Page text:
2016 hóf SÍM, Samband íslenskra myndlistarmanna, herferðina Við borgum myndlistarmönnum. Kjarninn í herferðinni var að fá framlagssamning um greiðslur til listamanna fyrir sýningar sem íslenskar menningarstofnanir setja upp.
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Back in 2016 artists in Iceland launched a campaign to promote fair payment for their creative work. The We Pay Visual Artists Campaign was set up through the Association of Icelandic Artists (Samband íslenskra myndlistarmanna, SÍM). At the core of the campaign is the Contribution Contract outlining the participation and support of artists in exhibitions drawn up through a working group of Icelandic cultural institutions.
An Icelandic representative was invited to be part of EARight’s original working group discussions on artist payments and a key reference point for the group has been the Swedish MU contract. The MU contract, as discussed at our original workshops, has been the basis of comparable contracts in Norway and Denmark, and has been referred to in the initial research of the Paying Artists campaign in the UK.
EARights continue to follow the good work of Working Artists and the Greater Economy (W.A.G.E.) in The United States. W.A.G.E. Certification was launched in 2014 as a national programme that publicly recognises those nonprofit arts organisations demonstrating a history of, and commitment to, voluntarily paying artist fees that meet W.A.G.E. minimum payment standards – see certification info.
In the Budget Bill for 2018, the Swedish Government is increasing the budget for culture by SEK 745/EUR 77 million per year. This includes SEK 275/EUR 26 million to be invested in libraries and SEK 115/EUR 11 million per year in freedom of the arts. In addition, further investments will be made on democracy policy and anti-discrimination policy. The Budget Bill for 2018 is based on an agreement between the two government parties (Social Democrats and the Green Party) and the Left Party.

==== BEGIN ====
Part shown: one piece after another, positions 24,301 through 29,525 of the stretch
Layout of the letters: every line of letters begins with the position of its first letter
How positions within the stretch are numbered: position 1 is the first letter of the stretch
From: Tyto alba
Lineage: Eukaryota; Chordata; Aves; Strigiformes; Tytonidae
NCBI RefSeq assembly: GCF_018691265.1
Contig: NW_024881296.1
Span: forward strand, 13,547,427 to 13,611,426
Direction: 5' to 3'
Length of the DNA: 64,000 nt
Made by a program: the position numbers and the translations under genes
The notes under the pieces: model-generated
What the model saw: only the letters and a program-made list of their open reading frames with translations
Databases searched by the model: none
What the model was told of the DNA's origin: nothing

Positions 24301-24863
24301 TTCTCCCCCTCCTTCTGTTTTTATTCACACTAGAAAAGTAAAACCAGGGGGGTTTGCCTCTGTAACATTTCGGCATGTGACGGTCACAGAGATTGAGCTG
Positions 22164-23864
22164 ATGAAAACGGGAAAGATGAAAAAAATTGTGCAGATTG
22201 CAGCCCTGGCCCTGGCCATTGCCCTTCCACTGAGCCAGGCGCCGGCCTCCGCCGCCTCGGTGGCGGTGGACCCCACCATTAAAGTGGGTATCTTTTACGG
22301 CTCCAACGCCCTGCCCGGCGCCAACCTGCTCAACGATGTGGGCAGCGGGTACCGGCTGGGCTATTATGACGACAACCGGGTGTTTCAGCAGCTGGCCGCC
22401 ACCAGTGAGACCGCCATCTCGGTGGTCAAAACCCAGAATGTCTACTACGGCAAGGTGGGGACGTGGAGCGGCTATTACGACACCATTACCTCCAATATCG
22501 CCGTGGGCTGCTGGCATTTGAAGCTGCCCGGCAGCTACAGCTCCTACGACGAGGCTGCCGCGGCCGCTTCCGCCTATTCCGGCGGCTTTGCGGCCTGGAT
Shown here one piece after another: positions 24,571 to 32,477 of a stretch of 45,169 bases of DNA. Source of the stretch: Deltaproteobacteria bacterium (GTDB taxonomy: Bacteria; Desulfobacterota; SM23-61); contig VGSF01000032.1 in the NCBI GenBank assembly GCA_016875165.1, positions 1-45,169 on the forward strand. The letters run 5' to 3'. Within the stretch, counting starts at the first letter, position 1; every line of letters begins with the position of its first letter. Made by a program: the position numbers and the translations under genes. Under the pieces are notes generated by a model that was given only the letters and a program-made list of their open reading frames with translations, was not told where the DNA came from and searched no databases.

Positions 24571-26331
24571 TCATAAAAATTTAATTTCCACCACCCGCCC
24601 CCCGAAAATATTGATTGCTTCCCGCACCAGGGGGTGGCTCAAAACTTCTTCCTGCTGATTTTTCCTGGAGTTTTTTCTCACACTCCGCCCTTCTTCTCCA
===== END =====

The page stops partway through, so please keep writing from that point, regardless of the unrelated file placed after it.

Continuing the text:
As a collaborative partnership project, EARights are currently looking for artist led initiatives in Europe that are investigating artist economies at a grass roots level.
A good example of this investigative work is the ‘In Kind’ research project by visual artists Janie Nicoll and Ailie Rutherford. In April/May 2018 the two artists explored the hidden economies of Glasgow International and the “below the water-line” economy of the arts – debating artist precarity and issues of unpaid labour. Glasgow International is Scotland’s largest festival for contemporary art, taking place over three weeks every two years across the city of Glasgow.
The Norwegian government is currently investigating a reform that aims at paying artists for their work with exhibitions and has the potential to become the biggest investment in the artist economy in the country since the 1970s.
The state pilot project is now under review and it will be decided whether exhibition fees will be a permanent scheme on the state budget from 2019. A reference group consisting of representatives from artist organisations and 24 museums and gallery venues has followed the pilot project and contributed to the evaluation.